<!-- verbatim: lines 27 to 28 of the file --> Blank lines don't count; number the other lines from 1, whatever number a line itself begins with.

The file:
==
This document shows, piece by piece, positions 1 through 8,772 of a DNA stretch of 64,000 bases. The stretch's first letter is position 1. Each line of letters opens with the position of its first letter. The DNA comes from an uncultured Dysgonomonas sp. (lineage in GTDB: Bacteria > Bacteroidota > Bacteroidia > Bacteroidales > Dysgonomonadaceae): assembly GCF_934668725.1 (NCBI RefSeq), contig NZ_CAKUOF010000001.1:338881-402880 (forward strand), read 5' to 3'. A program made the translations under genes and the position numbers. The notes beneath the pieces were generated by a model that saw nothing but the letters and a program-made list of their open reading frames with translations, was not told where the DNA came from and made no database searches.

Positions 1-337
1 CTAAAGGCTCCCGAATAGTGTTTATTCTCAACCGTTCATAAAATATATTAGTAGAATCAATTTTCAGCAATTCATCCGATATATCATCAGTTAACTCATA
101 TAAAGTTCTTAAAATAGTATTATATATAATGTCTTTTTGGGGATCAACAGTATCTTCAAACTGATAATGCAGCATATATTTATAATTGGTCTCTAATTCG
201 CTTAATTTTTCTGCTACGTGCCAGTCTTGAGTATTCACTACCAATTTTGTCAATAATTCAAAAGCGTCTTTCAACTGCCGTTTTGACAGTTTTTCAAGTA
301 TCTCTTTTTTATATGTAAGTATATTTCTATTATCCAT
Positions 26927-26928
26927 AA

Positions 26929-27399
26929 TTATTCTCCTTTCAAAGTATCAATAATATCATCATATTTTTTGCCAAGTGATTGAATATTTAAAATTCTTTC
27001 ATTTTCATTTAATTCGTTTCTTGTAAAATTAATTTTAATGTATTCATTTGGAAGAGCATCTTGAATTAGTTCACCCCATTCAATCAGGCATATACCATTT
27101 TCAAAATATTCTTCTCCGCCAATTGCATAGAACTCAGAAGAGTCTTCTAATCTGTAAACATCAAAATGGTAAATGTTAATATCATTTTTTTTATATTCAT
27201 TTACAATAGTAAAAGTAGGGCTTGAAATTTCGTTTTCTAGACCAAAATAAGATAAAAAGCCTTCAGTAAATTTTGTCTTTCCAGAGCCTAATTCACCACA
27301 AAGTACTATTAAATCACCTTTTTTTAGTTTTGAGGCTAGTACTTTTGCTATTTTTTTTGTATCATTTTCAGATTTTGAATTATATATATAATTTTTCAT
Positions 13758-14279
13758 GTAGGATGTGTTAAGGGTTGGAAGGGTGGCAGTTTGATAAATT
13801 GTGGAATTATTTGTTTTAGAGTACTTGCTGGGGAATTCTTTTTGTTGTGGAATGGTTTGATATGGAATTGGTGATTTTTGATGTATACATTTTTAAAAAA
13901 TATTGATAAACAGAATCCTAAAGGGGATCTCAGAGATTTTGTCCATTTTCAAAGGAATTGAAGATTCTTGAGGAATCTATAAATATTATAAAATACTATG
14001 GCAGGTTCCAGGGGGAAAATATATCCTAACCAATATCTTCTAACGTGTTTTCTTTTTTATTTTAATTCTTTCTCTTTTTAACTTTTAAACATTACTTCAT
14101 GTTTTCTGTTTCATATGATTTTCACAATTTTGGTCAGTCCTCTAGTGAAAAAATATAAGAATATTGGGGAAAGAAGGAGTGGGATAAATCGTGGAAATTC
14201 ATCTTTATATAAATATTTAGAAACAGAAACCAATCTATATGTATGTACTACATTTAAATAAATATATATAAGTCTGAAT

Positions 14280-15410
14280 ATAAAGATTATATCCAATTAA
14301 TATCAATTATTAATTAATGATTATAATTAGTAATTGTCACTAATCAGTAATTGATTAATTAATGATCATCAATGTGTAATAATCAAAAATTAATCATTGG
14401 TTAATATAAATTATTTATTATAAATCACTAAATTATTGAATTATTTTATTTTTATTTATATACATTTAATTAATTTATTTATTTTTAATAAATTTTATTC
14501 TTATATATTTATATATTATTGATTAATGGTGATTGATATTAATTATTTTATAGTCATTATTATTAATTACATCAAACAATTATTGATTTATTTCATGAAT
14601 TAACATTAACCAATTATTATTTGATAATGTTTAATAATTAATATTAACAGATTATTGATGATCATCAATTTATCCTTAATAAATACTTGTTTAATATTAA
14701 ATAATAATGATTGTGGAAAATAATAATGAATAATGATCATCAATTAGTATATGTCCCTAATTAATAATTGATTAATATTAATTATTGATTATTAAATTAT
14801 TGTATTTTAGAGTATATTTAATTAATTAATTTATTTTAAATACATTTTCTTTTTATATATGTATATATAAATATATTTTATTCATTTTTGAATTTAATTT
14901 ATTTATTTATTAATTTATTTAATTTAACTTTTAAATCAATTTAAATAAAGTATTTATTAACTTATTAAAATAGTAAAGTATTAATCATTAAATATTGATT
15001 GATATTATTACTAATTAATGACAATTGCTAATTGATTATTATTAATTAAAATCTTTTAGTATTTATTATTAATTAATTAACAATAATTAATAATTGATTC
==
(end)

14601 TAACATTAACCAATTATTATTTGATAATGTTTAATAATTAATATTAACAGATTATTGATGATCATCAATTTATCCTTAATAAATACTTGTTTAATATTAA
14701 ATAATAATGATTGTGGAAAATAATAATGAATAATGATCATCAATTAGTATATGTCCCTAATTAATAATTGATTAATATTAATTATTGATTATTAAATTAT